Regulatory Dendritic Cell (DCreg) Cell Infusion in Living Donor Liver Transplantation

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Abstract

Background

Based on strong preclinical data showing that regulatory dendritic cells (DCreg) of donor origin can promote long-term graft survival in rodents and suppress allograft rejection in non-human primates, we have embarked on a first-in-human phase I/II safety and preliminary efficacy trial of donor-derived DCreg in living donor liver transplantation (LTx).

Methods

In the study protocol, DCreg are generated from elutriated monocytes isolated from the leukapheresed donor,14-28 days (d) before transplant. The donor-derived DCreg are infused iv (target range 2.5-10.106/kg) 7 d before transplant (d −7), while a half dose of MPA is administered from d −7 to d 0. Standard-of-care immunosuppression (steroid, MPA, tacrolimus) is administered post-LTx, and in those patients that meet eligibility criteria for weaning, immunosuppressive therapy is gradually withdrawn, starting with MPA reduction 6 mths post-LTx. Sequential immunological analyses are conducted on recipient blood and tissue samples to track the donor-derived DCreg, evaluate anti-donor reactivity and examine potential mechanisms of immune hyporesponsiveness. In the first LTx recipient (HLA-B12+) to receive donor-derived (HLA-A3+) DCreg, peripheral blood samples were obtained before and after cell infusion; native liver tissue was obtained at the time of graft implantation.

Results

Donor-derived DCreg generated for infusion were HLA-DR+, CD1c−, CD11c+, CD83−, IRF4lo and expressed a high programed death ligand-1 (PD-L1):CD86 ratio. In parallel small scale in vitro functional analyses, the DCreg failed to respond to LPS, and induced donor-specific hyporesponsiveness of recipient CD4 and CD8 T cells. The donor-derived DCreg (HLA-A3+) displaying a similar phenotype to that exhibited pre-infusion, were detected in whole blood immediately after completion of the cell infusion that comprised 5.106 DCreg/kg (450.106 total DCreg). No infusion reaction or cytokine release response was observed. Three days post-infusion (d −4), HLA-A3+ donor-derived DC could no longer be detected in blood, although a small population of DC co-expressing both recipient (HLA-B12) and donor MHC (HLA-A3), ie cross-dressed DC, were evident in the circulation. At the time of transplant, before graft implantation, cross-dressed (HLA-A3+B12+) DC could also be detected in non-parenchymal cell populations isolated from the diseased native liver. Using a 14-color panel of mAbs, these tissue-resident cross-dressed DC were PD-L1hi, IRF4lo and Foxp3hi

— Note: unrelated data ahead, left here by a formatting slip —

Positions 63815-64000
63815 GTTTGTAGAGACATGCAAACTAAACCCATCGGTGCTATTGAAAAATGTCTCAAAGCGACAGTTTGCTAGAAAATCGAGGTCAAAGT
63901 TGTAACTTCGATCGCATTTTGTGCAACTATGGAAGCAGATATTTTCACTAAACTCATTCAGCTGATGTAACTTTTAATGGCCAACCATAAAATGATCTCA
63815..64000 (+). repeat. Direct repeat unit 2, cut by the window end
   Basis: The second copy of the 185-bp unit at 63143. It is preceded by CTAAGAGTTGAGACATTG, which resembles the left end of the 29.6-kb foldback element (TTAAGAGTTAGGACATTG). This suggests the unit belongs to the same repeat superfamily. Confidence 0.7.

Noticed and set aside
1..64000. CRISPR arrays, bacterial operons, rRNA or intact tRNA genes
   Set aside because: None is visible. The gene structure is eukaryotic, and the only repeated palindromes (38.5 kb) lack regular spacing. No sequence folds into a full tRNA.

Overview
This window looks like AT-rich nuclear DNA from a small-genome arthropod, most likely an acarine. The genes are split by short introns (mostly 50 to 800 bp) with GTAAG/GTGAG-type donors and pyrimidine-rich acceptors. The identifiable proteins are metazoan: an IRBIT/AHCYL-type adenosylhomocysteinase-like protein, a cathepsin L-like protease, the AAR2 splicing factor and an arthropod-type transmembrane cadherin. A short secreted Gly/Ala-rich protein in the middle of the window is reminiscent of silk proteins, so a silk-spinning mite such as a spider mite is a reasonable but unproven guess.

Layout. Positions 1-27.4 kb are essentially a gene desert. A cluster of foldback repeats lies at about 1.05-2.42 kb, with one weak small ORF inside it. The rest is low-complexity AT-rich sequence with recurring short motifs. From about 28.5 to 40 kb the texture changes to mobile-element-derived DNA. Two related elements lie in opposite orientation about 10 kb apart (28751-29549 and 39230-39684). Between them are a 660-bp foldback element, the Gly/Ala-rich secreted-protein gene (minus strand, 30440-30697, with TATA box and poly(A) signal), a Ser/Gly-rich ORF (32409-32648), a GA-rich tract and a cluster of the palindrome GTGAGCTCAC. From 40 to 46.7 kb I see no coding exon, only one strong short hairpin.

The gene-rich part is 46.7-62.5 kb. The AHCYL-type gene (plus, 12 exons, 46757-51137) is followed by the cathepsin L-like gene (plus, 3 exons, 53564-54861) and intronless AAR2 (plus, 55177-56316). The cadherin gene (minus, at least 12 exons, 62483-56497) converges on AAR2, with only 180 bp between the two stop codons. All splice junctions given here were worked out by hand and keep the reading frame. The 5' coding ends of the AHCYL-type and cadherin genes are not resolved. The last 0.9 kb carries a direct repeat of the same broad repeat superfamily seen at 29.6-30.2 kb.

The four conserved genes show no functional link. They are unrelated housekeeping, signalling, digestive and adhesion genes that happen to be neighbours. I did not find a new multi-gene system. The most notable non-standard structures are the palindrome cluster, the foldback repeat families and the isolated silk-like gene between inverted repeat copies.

Conclusions

After safe infusion of donor-derived DCreg into a prospective living donor LTx recipient, cross-dressed DC were detected in the peripheral blood within a few days and in the native diseased liver at the time of graft implantation. These cross-dressed DC, that appear to have acquired donor MHC from the infused DCreg, exhibit low levels of the DC transcription/maturation factor IRF4 and high levels of PD-L1 and Foxp3, suggesting possible in vivo regulatory function.

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